It was quite surprising to read today that advertisers across the globe may start to encounter difficulties in gathering consumer data on the web, as people seem to no longer be willing to share personal details online and are beginning to seek tools that can make them invisible in the digital world.
These are the conclusions market researcher Ovum has drawn from the results of its Consumer Insights Survey, which approached over 11,000 people from 11 countries across Europe, Asia, North America, South and Central America. The survey showed that 68% of digital consumers would choose a “do-not-track” (DNT) option if it was available in an attempt to cover their online tracks and secure their privacy.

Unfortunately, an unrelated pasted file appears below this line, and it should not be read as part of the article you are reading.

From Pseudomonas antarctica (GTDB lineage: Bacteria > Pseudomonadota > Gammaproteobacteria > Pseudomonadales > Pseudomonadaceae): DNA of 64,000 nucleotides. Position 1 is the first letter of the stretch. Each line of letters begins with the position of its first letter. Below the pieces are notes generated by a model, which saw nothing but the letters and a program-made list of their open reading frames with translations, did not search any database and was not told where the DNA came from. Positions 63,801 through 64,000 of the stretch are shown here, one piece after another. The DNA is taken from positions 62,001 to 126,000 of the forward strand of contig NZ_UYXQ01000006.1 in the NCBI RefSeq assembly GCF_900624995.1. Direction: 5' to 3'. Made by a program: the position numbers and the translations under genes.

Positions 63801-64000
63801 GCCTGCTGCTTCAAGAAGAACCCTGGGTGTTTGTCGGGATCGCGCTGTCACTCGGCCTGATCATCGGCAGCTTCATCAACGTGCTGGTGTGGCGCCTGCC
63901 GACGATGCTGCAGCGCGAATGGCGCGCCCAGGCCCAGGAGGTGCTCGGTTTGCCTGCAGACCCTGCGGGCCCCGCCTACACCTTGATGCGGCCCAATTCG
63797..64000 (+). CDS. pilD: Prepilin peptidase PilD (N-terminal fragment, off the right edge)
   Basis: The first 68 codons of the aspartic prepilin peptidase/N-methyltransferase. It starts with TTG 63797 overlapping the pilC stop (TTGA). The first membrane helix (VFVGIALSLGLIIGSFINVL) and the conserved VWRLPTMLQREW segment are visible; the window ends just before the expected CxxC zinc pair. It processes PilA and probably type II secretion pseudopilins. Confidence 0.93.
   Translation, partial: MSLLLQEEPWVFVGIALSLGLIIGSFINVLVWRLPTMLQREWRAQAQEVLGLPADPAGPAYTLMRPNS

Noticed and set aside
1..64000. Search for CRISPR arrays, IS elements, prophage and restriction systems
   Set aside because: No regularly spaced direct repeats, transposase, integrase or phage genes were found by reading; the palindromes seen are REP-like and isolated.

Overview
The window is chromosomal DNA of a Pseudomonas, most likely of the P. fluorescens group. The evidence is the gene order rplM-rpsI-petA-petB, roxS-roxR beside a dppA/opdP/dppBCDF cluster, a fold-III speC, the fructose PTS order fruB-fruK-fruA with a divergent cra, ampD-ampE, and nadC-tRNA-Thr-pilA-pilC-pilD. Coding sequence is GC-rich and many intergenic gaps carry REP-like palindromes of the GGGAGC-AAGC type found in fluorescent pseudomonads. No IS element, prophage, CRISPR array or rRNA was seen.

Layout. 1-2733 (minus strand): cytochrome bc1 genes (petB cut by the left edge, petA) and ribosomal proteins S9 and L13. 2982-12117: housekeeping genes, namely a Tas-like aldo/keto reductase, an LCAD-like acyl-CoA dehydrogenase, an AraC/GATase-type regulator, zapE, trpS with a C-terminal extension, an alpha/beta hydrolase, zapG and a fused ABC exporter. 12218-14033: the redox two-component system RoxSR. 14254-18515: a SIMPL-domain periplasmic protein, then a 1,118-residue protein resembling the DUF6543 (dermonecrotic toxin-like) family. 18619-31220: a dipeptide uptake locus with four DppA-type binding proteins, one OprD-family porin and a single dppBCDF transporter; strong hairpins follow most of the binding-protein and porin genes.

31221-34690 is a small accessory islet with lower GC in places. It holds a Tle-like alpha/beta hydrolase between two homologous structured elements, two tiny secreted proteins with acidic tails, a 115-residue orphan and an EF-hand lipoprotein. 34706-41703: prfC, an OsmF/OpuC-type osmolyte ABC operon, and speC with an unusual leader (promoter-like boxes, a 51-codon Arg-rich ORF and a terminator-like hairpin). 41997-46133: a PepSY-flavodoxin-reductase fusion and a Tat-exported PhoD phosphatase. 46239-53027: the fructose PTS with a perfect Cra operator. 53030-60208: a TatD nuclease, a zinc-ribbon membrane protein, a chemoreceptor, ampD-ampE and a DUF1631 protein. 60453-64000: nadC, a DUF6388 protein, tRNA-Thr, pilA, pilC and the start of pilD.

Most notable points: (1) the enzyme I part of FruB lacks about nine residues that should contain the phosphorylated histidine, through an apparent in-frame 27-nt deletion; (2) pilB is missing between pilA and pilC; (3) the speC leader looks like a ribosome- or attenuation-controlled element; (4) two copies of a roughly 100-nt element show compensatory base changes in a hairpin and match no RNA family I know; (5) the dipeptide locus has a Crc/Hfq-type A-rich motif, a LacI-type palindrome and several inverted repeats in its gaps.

Internet users’ desire to remain untraceable comes at a time when regulators are taking a stricter stance on data tracking activities by advertisers for the purposes of their marketing campaigns. This suggests that access to private information could soon become quite challenging, thus affecting targeting advertising, customer relationship management, big data analytics and other methods marketers use to reach their targeted audience.
Mark Little, principal analyst at Ovum, considers that Internet companies should find a new way to approach consumers to make them willing to share personal information. They should try to reach Internet users by establishing positive direct relationships, by enhancing engagement and giving them security and privacy tools that they can trust. Advertisers need also to invest in technology that could help them to take a peek inside the mind of users not approving advertisers’ current practices as these are “tomorrow’s invisible consumers,” Little added.